(Christian Churches [Disciples of Christ], International Convention; name changed 1968 to Christian Church [Disciples of Christ]). Am. religious body organized to restore primitive Christianity and to unite all Christians on the basis of the Bible alone.
1. Antecedents. Though the Disciples originated in Am., similar movements arose at ca. the same time in Scot., Ireland, Eng., and Wales. a. J. Locke* emphasized that Christians should unite on the basis of such teachings as the Holy Spirit has in Scripture declared, in express words, to be necessary for salvation. b. The Glassites (Glasites), founded by John Glass (Glas; 16951773), opposed connection of ch. with state and sought to conduct affairs of the ch. after the primitive Christian pattern; also known as Sandemanians (Robert Sandeman, 171871, son-in-law of Glass, modified teachings of the group). A similar movement was led by Robert Haldane (17641842; Cong. evangelist and author) and his brother, James Alexander Haldane (17681851; 1st Cong. cleric in Scot.). The chs. in these movements were often called Churches* of Christ. See also Scotland, Reformation in, 4.
a. T. Campbell* formed the Christian Association of Washington, Pennsylvania, 1809, and wrote Declaration and Address, regarded as the Magna Charta of the Disciples.
b. A. Campbell* joined his father Thomas 1810 and soon led the movement, headquarters at Brush Run, Pennsylvania; the Brush Run ch. joined the Redstone Bap. Assoc. of Pennsylvania 1813 and led a reform movement in the Bap. Ch.; as a result of disagreements, the Baps. excluded the followers of the Campbells, who repudiate the name Campbellites.
c. Chs. with the simple name Christian originated 1801 in the Cane Ridge Camp Meeting, Kentucky They adopted principles similar to those of the followers of the Campbells (emphasis on primitive Christianity, autonomy of the local cong., and the spiritual indep. and competence of the laity). By 1832 the Christian Churches under B. W. Stone* had merged with the main current of the Disciples.
d. The followers of the Campbells joined the Mahoning Bap. Assoc. 1823. W. Scott* (17961861) began his work in the Assoc. 1827; his formula for salvation: 1. faith (persuasion based on rational evidence); 2. repentance; 3. baptism by immersion; 4. remission of sins; 5. gift of the Holy Spirit and eternal life. He regarded the first three as within human power, the last two as works of God. The reform movement led to the separation bet. the followers of the Campbells and the Baps. that began before 1830 and was completed ca. 1833; because it was a gradual process involving various groups, the beginning of the Disciples as such cannot be dated precisely. During the following yrs. the Disciples continued to grow, without organization and without headquarters, and developed a sense of unity. Need for consolidation came to be felt, but first efforts at it met resistance in antipathy against human organizations. The 1st nat. conv. met Cincinnati 1849 and created the Am. Christian Miss. Soc.; but most miss. work continued to be done by individuals and local groups.
e. 186075 may be called the era of controversy in the hist. of the Disciples. The group passed through the Civil War without division, but questions, e.g., of open communion, instrumental music, creeds, clergy, and miss. socs. caused dissension. Later a group of conservatives withdrew because of their opposition to miss. socs. and instrumental music.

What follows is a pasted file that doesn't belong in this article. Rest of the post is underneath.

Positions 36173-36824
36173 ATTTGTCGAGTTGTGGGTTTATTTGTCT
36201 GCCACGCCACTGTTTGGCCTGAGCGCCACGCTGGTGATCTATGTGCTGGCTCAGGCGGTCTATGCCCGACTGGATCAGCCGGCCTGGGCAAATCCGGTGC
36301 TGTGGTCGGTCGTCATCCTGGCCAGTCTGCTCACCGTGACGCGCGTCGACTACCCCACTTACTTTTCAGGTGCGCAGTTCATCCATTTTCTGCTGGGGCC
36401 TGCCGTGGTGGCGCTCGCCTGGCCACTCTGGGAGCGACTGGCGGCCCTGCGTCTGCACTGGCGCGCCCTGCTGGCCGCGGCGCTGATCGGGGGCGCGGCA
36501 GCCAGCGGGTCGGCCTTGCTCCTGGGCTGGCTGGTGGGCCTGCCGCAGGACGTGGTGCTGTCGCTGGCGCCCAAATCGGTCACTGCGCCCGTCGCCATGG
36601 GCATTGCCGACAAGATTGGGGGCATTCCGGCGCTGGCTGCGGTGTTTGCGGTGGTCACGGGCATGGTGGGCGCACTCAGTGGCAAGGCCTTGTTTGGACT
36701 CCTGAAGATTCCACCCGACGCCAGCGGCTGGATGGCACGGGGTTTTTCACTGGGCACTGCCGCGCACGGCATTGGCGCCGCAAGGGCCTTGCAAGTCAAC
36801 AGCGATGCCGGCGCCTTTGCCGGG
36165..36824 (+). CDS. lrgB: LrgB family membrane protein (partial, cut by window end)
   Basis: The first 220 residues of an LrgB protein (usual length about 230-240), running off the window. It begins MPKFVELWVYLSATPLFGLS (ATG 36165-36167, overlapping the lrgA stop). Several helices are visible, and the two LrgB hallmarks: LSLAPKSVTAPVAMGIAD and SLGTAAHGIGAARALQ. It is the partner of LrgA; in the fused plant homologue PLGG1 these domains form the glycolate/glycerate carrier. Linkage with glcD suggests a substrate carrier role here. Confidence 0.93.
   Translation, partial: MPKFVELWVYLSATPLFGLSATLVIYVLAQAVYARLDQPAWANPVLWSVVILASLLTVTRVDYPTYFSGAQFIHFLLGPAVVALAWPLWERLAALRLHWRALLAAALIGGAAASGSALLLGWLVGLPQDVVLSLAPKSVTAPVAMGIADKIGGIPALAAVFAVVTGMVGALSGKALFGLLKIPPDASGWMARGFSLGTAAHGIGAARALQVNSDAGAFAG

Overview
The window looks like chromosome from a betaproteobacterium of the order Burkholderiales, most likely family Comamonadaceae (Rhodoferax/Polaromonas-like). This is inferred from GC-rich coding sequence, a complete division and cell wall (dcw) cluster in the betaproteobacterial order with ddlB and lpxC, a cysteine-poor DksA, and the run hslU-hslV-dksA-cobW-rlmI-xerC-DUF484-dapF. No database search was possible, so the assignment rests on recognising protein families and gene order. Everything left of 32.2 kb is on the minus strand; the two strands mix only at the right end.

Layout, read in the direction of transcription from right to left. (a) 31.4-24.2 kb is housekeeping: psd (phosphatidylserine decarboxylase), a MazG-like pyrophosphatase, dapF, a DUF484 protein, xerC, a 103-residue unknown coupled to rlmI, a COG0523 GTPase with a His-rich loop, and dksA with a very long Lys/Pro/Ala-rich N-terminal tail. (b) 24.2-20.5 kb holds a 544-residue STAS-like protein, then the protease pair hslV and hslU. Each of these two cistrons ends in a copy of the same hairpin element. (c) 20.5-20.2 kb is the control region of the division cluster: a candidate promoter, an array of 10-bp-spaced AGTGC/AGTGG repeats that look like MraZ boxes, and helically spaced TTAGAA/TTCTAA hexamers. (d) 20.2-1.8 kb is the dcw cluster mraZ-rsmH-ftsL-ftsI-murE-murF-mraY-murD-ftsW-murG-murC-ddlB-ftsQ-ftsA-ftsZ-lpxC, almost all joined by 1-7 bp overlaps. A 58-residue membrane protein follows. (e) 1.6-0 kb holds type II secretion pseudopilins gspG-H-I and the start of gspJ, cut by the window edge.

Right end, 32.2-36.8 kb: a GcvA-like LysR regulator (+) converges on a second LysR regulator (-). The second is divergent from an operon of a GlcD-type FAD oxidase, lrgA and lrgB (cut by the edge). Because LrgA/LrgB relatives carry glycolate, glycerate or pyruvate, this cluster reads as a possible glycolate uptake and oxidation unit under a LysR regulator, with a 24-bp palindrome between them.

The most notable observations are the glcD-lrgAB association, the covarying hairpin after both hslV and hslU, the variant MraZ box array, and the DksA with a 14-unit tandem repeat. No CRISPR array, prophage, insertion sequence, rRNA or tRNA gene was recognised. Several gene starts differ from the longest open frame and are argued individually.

3. Doctrine. Since their fundamental purpose is to restore in faith, spirit, and practice the Christianity of Christ and the apostles, the Disciples endeavor to avoid all ecclesiastical terminology, creeds, and ch. names not found in the NT Their position and message are set forth in T. Campbell, Declaration and Address, which advocates Christian unity, regards creeds as useful for instruction but not as tests of fitness for membership, holds the NT to be a perfect const. for worship, discipline, and govt. of the NT ch., and holds full knowledge of revealed truth unnecessary for membership; A. Campbell, The Christian System; P. Ainslie,* The Message of the Disciples for the Union of the Church; and Isaac Errett (182088), Our Position. The Disciples define the Trin. as the revelation of God in a 3-fold personality. They deny total depravity and the election of grace as contrary to reason. Christ is viewed as King with universal authority and leadership; the distinction bet. Law and Gospel consists in rejecting the binding character of the OT and making the NT the perfect const. for the worship, discipline, and govt. of the NT ch.; baptism by immersion is viewed as an act of obedience for the remission of sins; the Lord's Supper is celebrated every Sunday as a memorial feast. In recent yrs. liberalism has gained the upper hand among the Disciples.
4. The polity of the Disciples is cong. The local ch. is usually called Christian Ch. The chs. unite in dist. and state convs., but these are advisory. The Internat. Conv., composed of individual mems. of the chs., meets annually and is advisory.
5. Bacon Coll., est. 1836 at Georgetown, Kentucky, moved 1839 to Harrodsburg, Kentucky, subsequently became Transylvania Coll., Lexington, Kentucky; Bethany Coll., Bethany, West Virginia, was est. 1840; Butler U., Indianapolis, Indiana, grew out of Fairview Academy, est. 1843.
6. The Disciples have played a prominent role in interdenom, movements.
W. E. Garrison and A. T. DeGroot, The Disciples of Christ (St. Louis, 1948); J. DeF. Murch, Christians Only (Cincinnati, 1962); O. R. Whitley, Trumpet Call of Reformation (St. Louis, 1959); see also entries under Religious Bodies (US), Bibliography. of. EL
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